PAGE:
Group exercise programmes for older adults led to more independent exercise despite Covid-19 pandemic restrictions
New findings from the University of Missouri and Oklahoma State University show that the Stay Strong, Stay Healthy eight-week resistance training programme helps older adults maintain long-term exercise habits and increase their self-confidence
A new study by the University of Missouri and Oklahoma State University found that even when gyms were closed and there were other Covid-19 restrictions limiting face-to-face meetings, older adults who completed the Stay Strong, Stay Healthy exercise programme – created at MU in 2005 – continued to maintain long-term exercise habits independently, which resulted in improved lifestyle changes and an increase in both physical energy and self-confidence.
Kristin Miller, an assistant extension professor at the MU School of Health Professions, said: “We sent the surveys three months, six months, nine months and 12 months after their first Stay Strong, Stay Healthy class.
“We were hoping that they would continue to exercise regularly after the class, but we did not know to what degree or magnitude, so we were happy to learn most participants independently sustained the exercise habits they developed during the group programme.”
Instructor-led training exercises
Miller collaborated with Bree Baker, an assistant professor at OSU, to review the 12-month follow-up surveys from adults aged over 50 who had taken the eight-week training course.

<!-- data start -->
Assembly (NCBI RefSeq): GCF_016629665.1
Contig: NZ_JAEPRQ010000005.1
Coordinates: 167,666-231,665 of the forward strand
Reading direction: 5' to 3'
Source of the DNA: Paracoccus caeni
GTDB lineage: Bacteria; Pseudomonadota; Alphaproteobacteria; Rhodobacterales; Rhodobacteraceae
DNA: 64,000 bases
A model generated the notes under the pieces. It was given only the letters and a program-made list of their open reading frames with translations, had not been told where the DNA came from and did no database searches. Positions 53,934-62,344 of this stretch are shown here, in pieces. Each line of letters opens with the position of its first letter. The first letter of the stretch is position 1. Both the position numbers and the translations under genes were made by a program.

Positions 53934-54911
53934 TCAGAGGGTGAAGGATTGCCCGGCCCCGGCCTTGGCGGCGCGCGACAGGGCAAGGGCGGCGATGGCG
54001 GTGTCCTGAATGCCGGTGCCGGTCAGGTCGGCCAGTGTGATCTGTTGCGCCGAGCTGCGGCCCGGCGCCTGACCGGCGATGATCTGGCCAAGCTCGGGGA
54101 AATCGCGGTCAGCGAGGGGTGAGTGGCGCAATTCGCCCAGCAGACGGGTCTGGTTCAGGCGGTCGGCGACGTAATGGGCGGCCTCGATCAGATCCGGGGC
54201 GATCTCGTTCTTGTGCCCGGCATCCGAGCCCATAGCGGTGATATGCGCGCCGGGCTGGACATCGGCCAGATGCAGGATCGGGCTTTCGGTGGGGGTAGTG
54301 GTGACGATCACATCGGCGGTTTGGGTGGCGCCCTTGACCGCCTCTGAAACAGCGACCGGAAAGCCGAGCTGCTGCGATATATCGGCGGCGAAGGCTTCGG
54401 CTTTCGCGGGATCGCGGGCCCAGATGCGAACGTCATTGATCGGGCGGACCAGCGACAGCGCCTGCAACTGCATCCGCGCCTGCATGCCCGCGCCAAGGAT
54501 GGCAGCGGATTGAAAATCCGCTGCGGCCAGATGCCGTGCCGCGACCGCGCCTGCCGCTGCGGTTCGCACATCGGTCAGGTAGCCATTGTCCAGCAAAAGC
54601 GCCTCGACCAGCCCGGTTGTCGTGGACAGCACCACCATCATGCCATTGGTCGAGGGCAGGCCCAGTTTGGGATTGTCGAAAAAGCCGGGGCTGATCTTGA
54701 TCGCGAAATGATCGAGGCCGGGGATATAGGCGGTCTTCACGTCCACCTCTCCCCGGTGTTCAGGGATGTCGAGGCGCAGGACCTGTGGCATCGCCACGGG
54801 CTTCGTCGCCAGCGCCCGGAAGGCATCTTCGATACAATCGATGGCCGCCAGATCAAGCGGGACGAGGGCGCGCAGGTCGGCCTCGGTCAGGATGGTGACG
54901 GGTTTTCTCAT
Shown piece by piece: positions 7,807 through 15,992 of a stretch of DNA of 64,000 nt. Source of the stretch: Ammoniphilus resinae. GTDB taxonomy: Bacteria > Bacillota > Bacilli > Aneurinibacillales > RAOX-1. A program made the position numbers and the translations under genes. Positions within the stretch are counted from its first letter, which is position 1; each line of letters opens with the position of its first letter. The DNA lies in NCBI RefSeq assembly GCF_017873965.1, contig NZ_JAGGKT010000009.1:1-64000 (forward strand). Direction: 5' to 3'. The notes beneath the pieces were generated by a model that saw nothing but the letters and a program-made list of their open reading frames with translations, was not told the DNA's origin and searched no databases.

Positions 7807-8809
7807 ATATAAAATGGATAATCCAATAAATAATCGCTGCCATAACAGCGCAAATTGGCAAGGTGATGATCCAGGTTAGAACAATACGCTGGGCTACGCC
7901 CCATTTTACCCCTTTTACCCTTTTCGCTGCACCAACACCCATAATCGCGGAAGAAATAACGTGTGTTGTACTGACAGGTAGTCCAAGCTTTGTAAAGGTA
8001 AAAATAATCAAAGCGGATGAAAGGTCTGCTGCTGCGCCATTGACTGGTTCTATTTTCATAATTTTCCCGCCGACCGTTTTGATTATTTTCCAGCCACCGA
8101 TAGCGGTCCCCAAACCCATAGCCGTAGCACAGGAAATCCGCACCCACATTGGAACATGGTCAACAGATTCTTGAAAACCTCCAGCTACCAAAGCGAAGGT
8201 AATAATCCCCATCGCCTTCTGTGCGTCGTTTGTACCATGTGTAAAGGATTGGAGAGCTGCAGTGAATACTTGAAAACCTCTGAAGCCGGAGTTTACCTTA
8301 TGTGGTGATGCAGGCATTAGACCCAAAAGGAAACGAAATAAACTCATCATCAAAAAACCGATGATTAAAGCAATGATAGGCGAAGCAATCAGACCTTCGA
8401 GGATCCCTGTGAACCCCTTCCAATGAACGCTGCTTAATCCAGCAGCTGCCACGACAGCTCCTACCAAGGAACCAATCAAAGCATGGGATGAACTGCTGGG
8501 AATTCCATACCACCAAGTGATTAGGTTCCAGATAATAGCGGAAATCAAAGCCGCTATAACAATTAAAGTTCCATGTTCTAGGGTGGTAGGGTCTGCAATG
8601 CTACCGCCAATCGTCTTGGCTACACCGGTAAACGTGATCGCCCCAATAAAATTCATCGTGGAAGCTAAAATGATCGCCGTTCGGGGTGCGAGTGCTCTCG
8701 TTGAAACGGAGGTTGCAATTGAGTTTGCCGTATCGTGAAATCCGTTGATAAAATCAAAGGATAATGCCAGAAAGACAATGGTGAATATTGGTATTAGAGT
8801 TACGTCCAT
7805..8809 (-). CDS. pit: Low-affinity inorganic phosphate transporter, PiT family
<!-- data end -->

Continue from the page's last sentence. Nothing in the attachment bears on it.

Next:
Baker added the participants not only reported long-term physical health benefits, including better sleep and higher energy levels, but they also reported more self-confidence in their ability to complete basic daily tasks, which sometimes become more difficult for older adults as they age.
Previous studies have shown that the Stay Strong, Stay Healthy programme, which includes instructor-led strength training exercises like squats, bicep curls and lunges, improves muscle strength, balance, flexibility, and sleep as well as decreases the risk of falls for older adults.
Baker said: “I think sometimes people may be unsure of themselves so they may lack the confidence that they can do certain things.
“It was great to see that they discovered if they can lift weights or complete various exercises, they can clearly go do other things that they are interested in.
“So, I think Stay Strong, Stay Healthy helped them build their confidence and it opened their eyes to all the other things that they can do in their life.”
Miller has seen the programme’s effect on older adults first-hand after her own parents volunteered to participate.
She said: “My parents were in the randomised control trial, and they still continue to do all those healthy habits they learned during the class to this day.
“I’ve been their daughter this entire time telling them to do all these things, but it took them taking the class to actually jump-start their increased activity levels and make it last.”
After 18 years, the programme has reached more than 20,000 older adults and expanded to some of Missouri’s neighbouring states, including Oklahoma. The findings of this study can help the programme continue to grow and potentially be implemented nationwide.
Baker added: “If you only have anecdotal examples of the health benefits, that is one thing, but now with the scientific proof of the various health benefits, national governing bodies and funding organisations are more likely to provide funding to this programme that has evidence that it works.”
The study, ‘Older adults who resistance train improve physical function and adopt long-term exercise habits despite COVID-19 restrictions’, is published in Journal of Sports Sciences.
Image: Exercise class. © Pate McCuien/ University of Missouri.